Public fear of this new disease may be accompanied not only by this syndrome of "blaming the victim", but also by the conviction that "it cannot happen to me or my family", since none of "us" do those unspeakable things. The distancing necessary to maintain such a posture is frequently gained at the expense of the individuals or groups of individuals thought to be at highest risk. This inability to see AIDS as a human problem can close the hearts of otherwise compassionate people and prevent them from dealing responsibly with the threat to themselves and their families.
The AIDS prevention programme
Some of the issues faced by public and private agencies involved in AIDS prevention campaigns appear to be virtually universal; others vary from country to country or from village to village. The dissemination of basic medical facts tends to cause less controversy and be less emotionally charged than attempts to deal with specific sexual or psychosocial aspects of the disease.
An HIV-infected individual may sometimes be prohibited from appearing as part of an AIDS prevention programme by, for example, the policymaking board of a school or other institution. When this happens, AIDS educators should continue to lobby and educate the policy-makers and the community to have the policy changed. Interim strategies for such action include:
• "humanizing" the AIDS epidemic by arranging meetings between opponents and proponents of the policy and people with HIV infection and their families and friends;
• inviting the policy-makers to attend talks given to other groups by people with HIV and their families and friends, in as nonthreatening a situation as possible;
• recruiting health care workers and counsellors working with HIV-infected individuals to deliver the sexual and psychosocial messages through story-telling and perhaps some sharing of personal experiences;
• recruiting spouses, family members, friends, and fellow workers of HIV-infected individuals to discuss how the disease has affected them and their loved ones in their daily lives; such people can be very powerful and moving advocates of safe sexual behaviour and the sharing of information on prevention with others.
Ideally, however, the personnel of the programme will need to tailor campaigns to particular groups, using HIV-infected people, their families or their friends, depending on the specific situation. In deciding who would be most effective in a given situation, several factors should be considered, including sex, age, race, socioeconomic status, religion, and political outlook. People are more likely to be motivated to take action if they can identify closely with the presenters. For instance, women with HIV may be more successful in overcoming resistance in a women's group, blacks with AIDS will probably be listened to better by a primarily black audience, young people will pay more attention to another young person with AIDS, and religious groups have been observed to be more moved by hearing the story of people from their own denomination. The fact that people from a similar background as the listeners are affected by the HIV virus also helps counter the dangerously stereotypical view that only certain types of people get AIDS.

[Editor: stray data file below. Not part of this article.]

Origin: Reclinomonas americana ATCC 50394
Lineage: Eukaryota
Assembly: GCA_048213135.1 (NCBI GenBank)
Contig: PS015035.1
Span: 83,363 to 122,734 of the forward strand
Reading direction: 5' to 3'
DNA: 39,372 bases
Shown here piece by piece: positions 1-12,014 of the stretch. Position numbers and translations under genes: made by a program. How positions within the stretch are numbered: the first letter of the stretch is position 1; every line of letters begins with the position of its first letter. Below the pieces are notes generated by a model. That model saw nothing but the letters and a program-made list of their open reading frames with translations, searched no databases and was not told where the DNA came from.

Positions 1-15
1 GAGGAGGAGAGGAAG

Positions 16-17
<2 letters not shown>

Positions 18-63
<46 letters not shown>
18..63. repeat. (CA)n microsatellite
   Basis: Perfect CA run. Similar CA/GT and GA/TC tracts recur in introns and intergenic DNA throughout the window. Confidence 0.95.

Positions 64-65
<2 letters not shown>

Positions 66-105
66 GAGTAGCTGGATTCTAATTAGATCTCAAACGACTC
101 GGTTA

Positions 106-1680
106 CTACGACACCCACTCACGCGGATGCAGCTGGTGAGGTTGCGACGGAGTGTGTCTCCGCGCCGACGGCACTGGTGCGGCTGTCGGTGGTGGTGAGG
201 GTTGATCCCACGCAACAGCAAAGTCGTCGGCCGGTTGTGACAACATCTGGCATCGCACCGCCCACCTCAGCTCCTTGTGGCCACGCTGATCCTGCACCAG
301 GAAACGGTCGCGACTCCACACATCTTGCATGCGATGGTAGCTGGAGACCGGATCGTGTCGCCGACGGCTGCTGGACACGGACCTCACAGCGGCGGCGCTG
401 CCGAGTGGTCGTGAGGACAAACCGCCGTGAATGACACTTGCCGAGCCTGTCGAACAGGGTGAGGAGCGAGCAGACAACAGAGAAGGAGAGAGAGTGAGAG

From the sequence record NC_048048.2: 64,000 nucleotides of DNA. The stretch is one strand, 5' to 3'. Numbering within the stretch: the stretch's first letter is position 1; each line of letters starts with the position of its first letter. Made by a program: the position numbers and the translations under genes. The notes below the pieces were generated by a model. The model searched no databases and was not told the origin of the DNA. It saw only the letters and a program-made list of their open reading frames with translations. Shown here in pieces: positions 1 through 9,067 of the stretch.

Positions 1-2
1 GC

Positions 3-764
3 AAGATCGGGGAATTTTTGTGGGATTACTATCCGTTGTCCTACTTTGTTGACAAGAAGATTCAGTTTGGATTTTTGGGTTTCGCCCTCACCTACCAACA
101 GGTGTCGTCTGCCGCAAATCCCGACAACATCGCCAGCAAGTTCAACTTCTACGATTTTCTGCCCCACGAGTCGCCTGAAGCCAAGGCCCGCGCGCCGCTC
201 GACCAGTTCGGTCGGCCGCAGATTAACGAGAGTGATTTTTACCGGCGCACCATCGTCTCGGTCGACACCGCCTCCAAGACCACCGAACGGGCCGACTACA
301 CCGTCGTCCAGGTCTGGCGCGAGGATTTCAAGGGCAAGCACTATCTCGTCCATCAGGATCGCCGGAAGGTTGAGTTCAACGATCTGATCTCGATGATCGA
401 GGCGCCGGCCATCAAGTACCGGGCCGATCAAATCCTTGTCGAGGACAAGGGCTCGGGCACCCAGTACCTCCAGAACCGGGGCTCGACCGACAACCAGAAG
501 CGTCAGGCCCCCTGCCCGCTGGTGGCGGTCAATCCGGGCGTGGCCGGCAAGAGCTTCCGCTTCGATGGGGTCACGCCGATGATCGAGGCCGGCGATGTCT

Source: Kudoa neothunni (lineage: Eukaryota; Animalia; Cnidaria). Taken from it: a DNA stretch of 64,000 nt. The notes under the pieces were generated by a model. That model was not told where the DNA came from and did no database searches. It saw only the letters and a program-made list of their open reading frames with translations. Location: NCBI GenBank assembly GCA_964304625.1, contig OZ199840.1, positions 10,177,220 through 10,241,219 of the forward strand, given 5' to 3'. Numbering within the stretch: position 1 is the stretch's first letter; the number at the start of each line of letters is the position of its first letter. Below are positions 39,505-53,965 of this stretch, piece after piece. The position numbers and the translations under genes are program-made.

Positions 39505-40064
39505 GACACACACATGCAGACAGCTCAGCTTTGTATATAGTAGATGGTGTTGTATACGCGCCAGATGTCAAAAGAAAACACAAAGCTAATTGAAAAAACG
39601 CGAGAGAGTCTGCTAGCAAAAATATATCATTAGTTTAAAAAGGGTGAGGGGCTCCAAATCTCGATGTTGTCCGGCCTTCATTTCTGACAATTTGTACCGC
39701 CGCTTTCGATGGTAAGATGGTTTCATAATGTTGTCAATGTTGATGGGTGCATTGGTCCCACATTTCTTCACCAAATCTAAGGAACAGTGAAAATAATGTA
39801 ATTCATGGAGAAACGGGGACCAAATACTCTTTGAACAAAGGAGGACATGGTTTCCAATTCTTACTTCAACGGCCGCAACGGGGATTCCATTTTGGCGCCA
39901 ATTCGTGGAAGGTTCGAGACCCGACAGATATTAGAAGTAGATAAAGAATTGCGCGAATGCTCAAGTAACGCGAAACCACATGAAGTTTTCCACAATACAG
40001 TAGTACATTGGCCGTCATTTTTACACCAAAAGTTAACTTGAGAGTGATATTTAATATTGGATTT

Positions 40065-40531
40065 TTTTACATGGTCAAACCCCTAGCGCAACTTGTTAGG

When people are recruited or volunteer to act as AIDS educators, it is important that they are made fully aware of, and encouraged to discuss, the potentially negative effects of their participation. While candidates may have already thought about these factors, they should be encouraged to consider in particular the disapproval or rejection that they may encounter, as well as the possible loss of job, family, status, etc.
It is also important that the people organizing the public appearances of infected individuals should maintain as much control as possible over the proceedings. Prior to their presentation, the facilitator might thank the panelists, note that they are taking a personal risk by being there, and strongly suggest that the audience respect the panelists' privacy by maintaining a policy of confidentiality outside the room. While the audience should be encouraged to ask any questions, even embarrassing ones, panelists also need to be free not to answer questions that seem too personal.
Once the panelists have been introduced, the facilitator might suggest that the audience be allowed to ask questions after the panelists have finished their presentations. One effective tactic is for the facilitator to start by asking general exploratory questions of each of the panelists, including variations of the following: